Antony, F., Schimleck, L.R., Jordan, L., Clark, A., and Daniels, R. F. "Effect of early age competition control on wood properties of loblolly pine." Forest Ecology and Management, v.262, 2011, p.1639.


Project Outcomes Report

Disclaimer

This Project Outcomes Report for the General Public is displayed verbatim as submitted by the Principal Investigator (PI) for this award. Any opinions, findings, and conclusions or recommendations expressed in this Report are those of the PI and do not necessarily reflect the views of the National Science Foundation; NSF has not approved or endorsed its content.

Outcomes are associated with three distinct research
projects advanced during the 2009 to 2014 period.

 

Project 1. Improving estimates of growth and yield of loblolly pine plantations established with enhanced
genotypes.

 

The most widely distributed and commercially attractive timber type in the southern U.S. is even-aged stands of planted loblolly pine (Pinus taeda L.).  With ever increasing demand for wood fiber from a decreasing timberland base, it is imperative to improve timber productivity while insuring efficient use of resources.  Development of mathematical growth models for
fast growing enhanced genetic selections of loblolly pine is critical for
developing timber management plans that will insure efficient use of resources to meet demand for wood products domestically and internationally.

A preliminary model system for predicting growth and yield
of loblolly pine plantations established with enhanced genotypes was developed using available data and an understanding of loblolly pine stand dynamics.  This model system included modifications to existing
tree survival and stand basal area functions. Tree diameter distribution projection approaches were also used to take into account observed effects of different genetic types and genotypes on tree diameter distribution within a stand.  Discussions among biometricians, forest geneticists and silviculturalist about the preliminary model system and associated assumptions identified potential approaches to better model plantation performance across the range of genetic gain in productivity, quality, and uniformity. Evolving knowledge of stand development dynamics resulting from this project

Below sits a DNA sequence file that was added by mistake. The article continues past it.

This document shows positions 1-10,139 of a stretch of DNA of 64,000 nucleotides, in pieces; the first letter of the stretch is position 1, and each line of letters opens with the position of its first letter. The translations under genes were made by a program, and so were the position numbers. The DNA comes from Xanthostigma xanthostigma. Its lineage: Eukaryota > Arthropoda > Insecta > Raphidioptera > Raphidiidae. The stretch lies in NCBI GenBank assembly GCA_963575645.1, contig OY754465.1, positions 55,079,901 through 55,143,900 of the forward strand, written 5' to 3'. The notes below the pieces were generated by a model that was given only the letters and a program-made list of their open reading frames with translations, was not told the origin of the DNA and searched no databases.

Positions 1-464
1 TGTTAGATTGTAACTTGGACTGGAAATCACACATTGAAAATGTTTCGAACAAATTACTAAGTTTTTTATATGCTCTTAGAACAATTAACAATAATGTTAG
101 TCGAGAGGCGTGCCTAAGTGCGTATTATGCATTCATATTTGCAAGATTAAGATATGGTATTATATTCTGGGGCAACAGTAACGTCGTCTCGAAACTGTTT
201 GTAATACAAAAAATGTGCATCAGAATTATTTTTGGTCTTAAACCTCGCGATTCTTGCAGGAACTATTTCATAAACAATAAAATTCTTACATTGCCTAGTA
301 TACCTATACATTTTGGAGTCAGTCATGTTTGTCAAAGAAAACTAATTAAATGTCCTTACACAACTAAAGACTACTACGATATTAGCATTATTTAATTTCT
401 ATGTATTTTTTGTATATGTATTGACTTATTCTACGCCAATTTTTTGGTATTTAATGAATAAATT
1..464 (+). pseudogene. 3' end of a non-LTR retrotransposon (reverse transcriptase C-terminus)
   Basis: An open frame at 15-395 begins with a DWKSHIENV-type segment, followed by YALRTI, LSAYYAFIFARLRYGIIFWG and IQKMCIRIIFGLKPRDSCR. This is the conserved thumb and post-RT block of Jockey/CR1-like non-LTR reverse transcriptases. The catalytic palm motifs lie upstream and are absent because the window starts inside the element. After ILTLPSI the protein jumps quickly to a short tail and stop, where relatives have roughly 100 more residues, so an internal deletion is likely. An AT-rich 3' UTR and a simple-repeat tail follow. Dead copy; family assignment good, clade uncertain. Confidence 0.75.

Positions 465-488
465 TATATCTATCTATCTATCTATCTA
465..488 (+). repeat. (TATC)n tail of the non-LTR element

will inform development of new and improved model systems.      


Project 2.  Improving understanding of the relationship
between thinned loblolly pine plantation productivity and crown attributes.

Production dynamics of thinned and non-thinned loblolly pine
plantations were examined from age 12 years, when thinning occurred at a number of locations,  to age 17 years in the Piedmont and Upper Coastal Plain in high productivity stands established with a range of planting densities in combination with high operational or intensive culture to improve the understanding of productivity drivers and inform growth and yield modeling and thinning prescription approaches for a range of stand conditions.


Results indicate that stand density management is relatively
more important than resource management where resource availability is not a significant limitation to growth.  At locations without thinning, competition among planted trees resulted in marked mortality on planting densities above 2,220 trees per ha with effects especially pronounced for higher planting density and intensive culture stands. At locations with thinning, immediate post-thin mean tree DBH and stand basal area per acre generally decreased with greater planting density because of effects of density on average tree size and the thinning to a constant number of trees per ha. Post-thinning basal area increment generally showed similar trajectories for the different planting density – cultural intensity combinations.  In the growing season
following thinning, pine foliar biomass and light interception tended to be
lower for higher planting density, thinned plots than lower planting density,
thinned plots but these differences decreased with time since thinning because of relatively greater increases in foliar biomass and light interception on the high planting density, thinned plots.    


Project 3.  Incorporating wood properties with growth and
yield models for lobl...